‘In all honesty, I’ve never come across a new writer with more to offer the world’ Melissa Harrison
Josie George lives in a tiny terraced house in the urban West Midlands with her son. Since her early childhood, she has lived with the fluctuating and confusing challenge of disabling chronic illness. Her days are watchful and solitary, lived out in the same hundred or so metres around her home.
But Josie’s world is surprising, intricate, dynamic. She has learned what to look for: the complex patterns of ice on a frozen puddle; the routines of her friends at the community centre; the neighbourhood birds in flight; the slow changes in the morning light, in her small garden, in her growing son, in herself. In January 2018, Josie sets out to tell the story of her still life, over the course of a year.
As the seasons shift, and the tides of her body draw in and out, Josie begins to unfurl her history: her childhood bright with promise but shadowed by confinement; her painful adolescence and her hopeful coming of age; the struggle of her marriage, and the triumph of motherhood. And then a most unexpected thing happens in Josie’s quiet present: she falls in love. A Still Life is a story of illness and pain that rarely sees the light: illness and pain with no end or resolution; illness and pain that we must meet with courage, joy, ingenuity and hope.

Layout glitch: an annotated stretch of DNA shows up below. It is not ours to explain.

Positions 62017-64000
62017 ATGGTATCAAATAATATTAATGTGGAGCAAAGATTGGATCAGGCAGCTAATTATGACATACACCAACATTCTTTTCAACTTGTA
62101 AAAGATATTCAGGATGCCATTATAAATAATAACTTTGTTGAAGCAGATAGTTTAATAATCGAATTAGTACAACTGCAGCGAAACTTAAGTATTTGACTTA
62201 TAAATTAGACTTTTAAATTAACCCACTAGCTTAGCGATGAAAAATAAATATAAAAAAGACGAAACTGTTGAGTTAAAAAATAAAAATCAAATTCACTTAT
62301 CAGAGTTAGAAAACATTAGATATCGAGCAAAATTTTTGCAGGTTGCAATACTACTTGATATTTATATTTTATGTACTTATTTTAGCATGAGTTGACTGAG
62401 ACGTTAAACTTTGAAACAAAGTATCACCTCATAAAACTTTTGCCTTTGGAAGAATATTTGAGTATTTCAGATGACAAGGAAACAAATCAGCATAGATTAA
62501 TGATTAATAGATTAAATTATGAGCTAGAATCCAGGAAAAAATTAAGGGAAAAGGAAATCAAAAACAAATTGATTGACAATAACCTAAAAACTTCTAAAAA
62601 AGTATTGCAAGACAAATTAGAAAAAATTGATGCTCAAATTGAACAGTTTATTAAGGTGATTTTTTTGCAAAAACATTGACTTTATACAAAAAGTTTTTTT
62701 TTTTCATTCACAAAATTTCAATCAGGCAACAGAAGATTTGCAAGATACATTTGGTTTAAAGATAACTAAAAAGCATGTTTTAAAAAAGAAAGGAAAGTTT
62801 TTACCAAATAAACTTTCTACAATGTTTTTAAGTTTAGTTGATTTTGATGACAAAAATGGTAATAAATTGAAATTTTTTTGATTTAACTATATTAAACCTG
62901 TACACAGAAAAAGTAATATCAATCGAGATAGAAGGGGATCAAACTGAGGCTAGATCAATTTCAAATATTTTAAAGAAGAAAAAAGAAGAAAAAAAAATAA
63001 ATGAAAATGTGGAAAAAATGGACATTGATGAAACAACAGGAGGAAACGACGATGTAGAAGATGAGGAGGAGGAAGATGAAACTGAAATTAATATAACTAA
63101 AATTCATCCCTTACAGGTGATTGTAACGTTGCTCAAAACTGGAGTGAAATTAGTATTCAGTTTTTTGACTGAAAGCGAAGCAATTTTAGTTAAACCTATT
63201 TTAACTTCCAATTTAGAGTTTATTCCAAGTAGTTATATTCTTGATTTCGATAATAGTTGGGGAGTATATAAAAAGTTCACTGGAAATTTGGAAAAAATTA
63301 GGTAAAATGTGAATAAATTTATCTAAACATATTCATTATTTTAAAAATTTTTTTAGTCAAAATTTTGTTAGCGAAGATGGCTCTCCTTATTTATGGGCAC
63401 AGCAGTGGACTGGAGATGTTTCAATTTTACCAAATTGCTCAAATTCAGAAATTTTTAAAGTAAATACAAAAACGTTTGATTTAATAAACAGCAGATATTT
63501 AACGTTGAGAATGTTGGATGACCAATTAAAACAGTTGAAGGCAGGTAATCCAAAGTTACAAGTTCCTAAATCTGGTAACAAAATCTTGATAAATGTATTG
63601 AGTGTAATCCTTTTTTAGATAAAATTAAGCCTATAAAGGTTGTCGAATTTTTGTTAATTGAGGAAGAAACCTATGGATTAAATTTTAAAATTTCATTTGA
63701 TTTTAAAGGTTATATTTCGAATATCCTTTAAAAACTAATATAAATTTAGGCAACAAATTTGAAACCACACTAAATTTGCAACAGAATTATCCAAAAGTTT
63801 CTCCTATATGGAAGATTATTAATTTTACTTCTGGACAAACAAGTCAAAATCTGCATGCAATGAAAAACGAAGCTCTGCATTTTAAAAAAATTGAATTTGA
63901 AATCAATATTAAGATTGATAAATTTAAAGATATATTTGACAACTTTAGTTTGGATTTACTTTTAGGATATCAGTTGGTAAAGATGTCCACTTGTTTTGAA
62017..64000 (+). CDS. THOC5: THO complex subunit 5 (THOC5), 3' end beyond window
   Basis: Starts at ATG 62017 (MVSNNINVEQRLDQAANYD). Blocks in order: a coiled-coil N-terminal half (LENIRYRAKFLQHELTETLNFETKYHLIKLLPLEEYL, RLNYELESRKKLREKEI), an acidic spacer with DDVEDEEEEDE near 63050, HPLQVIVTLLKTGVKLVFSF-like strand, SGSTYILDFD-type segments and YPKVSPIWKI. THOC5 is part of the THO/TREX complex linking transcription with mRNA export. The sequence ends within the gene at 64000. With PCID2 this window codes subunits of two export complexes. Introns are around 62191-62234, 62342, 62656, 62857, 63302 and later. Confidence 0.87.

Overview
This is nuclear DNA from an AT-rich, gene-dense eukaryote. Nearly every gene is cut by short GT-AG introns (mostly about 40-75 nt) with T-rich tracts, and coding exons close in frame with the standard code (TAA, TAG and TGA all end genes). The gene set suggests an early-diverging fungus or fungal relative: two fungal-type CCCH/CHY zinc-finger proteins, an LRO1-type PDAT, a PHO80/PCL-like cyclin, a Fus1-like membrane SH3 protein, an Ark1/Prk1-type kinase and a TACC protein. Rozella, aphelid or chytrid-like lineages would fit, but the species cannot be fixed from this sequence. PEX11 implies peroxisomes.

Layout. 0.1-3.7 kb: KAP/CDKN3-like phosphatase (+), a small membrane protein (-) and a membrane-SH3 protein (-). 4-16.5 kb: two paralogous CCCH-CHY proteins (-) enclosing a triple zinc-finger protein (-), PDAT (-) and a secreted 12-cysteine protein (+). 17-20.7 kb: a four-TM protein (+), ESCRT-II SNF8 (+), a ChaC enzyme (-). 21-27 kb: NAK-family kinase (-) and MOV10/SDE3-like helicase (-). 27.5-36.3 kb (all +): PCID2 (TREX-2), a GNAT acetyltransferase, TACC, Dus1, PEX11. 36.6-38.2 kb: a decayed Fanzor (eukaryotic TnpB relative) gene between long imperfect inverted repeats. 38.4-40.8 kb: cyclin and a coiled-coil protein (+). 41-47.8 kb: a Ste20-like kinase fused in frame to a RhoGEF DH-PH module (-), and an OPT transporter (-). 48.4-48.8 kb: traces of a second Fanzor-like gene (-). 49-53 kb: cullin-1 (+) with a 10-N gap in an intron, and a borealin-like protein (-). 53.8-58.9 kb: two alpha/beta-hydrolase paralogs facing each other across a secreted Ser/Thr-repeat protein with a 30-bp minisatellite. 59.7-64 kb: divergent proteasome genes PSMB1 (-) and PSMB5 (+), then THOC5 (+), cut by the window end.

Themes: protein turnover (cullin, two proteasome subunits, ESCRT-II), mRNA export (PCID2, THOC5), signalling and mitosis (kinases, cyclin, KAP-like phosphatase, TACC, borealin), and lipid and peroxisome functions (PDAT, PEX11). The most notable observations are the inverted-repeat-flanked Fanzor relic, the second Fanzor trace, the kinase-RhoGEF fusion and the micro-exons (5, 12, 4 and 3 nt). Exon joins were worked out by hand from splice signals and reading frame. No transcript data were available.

Against a world which values ‘feel good’ progress and productivity above all else, Josie sets out a quietly radical alternative: to value and treasure life for life itself, with all its defeats and victories, with all its great and small miracles.